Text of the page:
Trigger points

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factotum started the topic in Thursday, 21 Nov 2019 at 2:21pm

Localised tender or painful areas that when stimulated give rise to pain elsewhere and everywhere.

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Blowin commented Monday, 25 Nov 2019 at 3:21pm

What about labour pricing ?

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factotum commented Monday, 25 Nov 2019 at 3:38pm
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factotum commented Monday, 25 Nov 2019 at 3:40pm
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blindboy commented Monday, 25 Nov 2019 at 3:51pm

"QE funny munny is juiced out of thin air and inflates bubble after bubble in RE, stockmarkets, commodities, classic cars, art etc etc etc"

In my understanding all money comes pretty much out of thin air. Anyone want to explain where they think it comes from?

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factotum commented Monday, 25 Nov 2019 at 4:56pm
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factotum commented Monday, 25 Nov 2019 at 11:46pm
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factotum commented Tuesday, 26 Nov 2019 at 5:35pm
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factotum commented Wednesday, 27 Nov 2019 at 5:30pm
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factotum commented Monday, 2 Dec 2019 at 1:20pm
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yocal commented Monday, 2 Dec 2019 at 3:10pm

Whats the difference between anarchism and tribalism

Go deeper Taylor, go deeper!

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velocityjohnno commented Monday, 2 Dec 2019 at 4:05pm

Only in anarchism can you have an anarcho-syndicalist commune.

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factotum commented Monday, 2 Dec 2019 at 4:19pm
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factotum commented Monday, 2 Dec 2019 at 4:20pm
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Blowin commented Monday, 2 Dec 2019 at 4:47pm

.

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yocal commented Monday, 2 Dec 2019 at 5:49pm

Thanks and what do you do with the antisocial types in an anarchistic society?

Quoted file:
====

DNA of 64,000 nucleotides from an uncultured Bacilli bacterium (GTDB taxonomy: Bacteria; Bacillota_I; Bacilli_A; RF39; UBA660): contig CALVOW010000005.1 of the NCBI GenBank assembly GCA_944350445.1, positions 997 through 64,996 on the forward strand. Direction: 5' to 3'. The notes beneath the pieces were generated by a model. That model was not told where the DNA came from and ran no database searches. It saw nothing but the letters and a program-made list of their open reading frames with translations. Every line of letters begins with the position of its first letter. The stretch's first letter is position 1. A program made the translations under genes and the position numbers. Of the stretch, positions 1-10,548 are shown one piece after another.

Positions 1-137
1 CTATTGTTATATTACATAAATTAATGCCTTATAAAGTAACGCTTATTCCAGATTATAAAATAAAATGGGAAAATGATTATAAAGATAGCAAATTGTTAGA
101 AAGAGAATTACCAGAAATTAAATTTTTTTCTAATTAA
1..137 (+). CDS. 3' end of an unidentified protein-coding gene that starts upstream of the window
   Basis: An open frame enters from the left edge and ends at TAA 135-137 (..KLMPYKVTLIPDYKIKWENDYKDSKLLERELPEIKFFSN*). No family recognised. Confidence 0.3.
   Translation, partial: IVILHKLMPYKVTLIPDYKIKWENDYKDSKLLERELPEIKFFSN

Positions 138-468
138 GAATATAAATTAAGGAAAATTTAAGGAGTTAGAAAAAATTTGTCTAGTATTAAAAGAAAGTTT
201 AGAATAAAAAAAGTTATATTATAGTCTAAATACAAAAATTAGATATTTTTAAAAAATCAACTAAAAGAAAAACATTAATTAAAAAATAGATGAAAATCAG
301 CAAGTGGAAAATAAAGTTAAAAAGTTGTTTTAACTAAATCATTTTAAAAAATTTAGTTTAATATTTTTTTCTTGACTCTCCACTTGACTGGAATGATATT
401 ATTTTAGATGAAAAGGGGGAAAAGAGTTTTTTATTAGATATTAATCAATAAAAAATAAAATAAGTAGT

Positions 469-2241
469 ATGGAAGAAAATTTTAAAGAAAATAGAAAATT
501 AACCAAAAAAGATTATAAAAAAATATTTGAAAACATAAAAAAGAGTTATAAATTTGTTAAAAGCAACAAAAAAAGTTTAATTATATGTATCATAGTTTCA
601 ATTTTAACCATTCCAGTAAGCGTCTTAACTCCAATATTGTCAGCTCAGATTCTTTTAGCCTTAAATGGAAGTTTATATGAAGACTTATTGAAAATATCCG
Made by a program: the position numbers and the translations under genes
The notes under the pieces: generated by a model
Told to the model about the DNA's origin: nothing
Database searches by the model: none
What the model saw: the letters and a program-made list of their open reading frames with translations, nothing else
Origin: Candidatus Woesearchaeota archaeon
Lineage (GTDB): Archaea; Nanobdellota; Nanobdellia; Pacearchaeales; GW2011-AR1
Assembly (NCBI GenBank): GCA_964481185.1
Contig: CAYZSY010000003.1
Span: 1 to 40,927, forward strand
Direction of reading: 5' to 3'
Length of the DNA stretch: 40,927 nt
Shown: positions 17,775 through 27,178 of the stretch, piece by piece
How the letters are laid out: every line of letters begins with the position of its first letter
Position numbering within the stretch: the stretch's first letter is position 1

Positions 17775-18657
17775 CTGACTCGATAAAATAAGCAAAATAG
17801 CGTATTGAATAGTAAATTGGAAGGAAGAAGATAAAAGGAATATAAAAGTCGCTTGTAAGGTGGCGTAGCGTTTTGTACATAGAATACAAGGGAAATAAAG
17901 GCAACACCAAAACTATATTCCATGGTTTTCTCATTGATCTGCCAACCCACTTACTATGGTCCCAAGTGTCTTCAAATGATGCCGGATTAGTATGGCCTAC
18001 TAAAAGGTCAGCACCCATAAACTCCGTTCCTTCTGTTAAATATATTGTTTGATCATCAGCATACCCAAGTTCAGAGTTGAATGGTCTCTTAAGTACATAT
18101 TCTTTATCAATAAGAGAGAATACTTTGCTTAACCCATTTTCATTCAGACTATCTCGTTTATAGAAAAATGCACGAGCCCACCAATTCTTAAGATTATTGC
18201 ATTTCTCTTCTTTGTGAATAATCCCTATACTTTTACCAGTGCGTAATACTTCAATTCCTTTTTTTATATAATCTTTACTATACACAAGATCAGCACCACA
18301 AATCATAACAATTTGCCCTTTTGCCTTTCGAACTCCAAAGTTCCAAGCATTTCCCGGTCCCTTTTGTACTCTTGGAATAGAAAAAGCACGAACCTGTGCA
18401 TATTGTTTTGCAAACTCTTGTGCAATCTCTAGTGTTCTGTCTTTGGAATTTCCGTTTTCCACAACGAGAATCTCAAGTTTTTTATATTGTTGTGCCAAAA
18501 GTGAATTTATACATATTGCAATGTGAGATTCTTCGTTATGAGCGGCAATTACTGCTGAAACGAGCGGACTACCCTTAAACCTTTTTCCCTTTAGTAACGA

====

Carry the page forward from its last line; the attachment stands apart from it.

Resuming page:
Go deeper Taylor, go deeper!

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factotum commented Tuesday, 3 Dec 2019 at 9:03am

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factotum commented Tuesday, 3 Dec 2019 at 7:21pm

Strikes & gutters.

"There has been a wave of public concern in recent years about the future of
work, jobs, and employment. Much has been sparked by the advent of new
technologies (like AI, automation, self-driving cars, and others) which seem to
hold the potential to transform, and perhaps eliminate, many jobs. Public
concern also reflects worries about new business models, like digital platforms,
which are disrupting how work is organized (if not concretely changing how work and production actually occur): for example, with gigs replacing traditional jobs.

I also worry about the future of work: both whether there will be enough jobs, and also about the quality of future jobs. But I worry about the future for very different reasons than are typically emphasized in many current public discussions. I think that commonly stated concerns about technology and work misunderstand how labour markets function in our economy – and misdiagnose the challenges facing workers, their families, and our communities. In particular, I think there are more urgent and important things to worry about, than the fear that new technology will make workers generally redundant."

https://d3n8a8pro7vhmx.cloudfront.net/theausinstitute/pages/3069/attachm...

BANKING ON TROUBLE by Richard Ackland.

As if we haven’t had enough global upheaval to last us a lifetime, along comes the Bank of America’s outlook for what’s ahead.

The bank starts its forecast for the 2020s like this: “We enter the next decade with interest rates at 5,000-year lows, the largest asset bubble in history, a planet that is heating up, and a deflationary profile of debt, disruption and demographics.”

Added to the dire cocktail is that by the end of that decade there will be nearly a billion more people on the planet, a rapidly ageing population, up to 800 million jobs threatened by automation, and “the environment on the brink of catastrophic change”.

It’s such a relief to know that we’re in the hands of the finest and most perspicacious politicians to manage our way through this.

What we’re seeing is “peak globalisation” with a trend towards the reassertion of sovereignty over trade and investment.

The shift away from globalisation is already happening with a technological “arms race”, which the bank calls a “splinternet” – there will be Chinese technology, and technology for the rest of the world.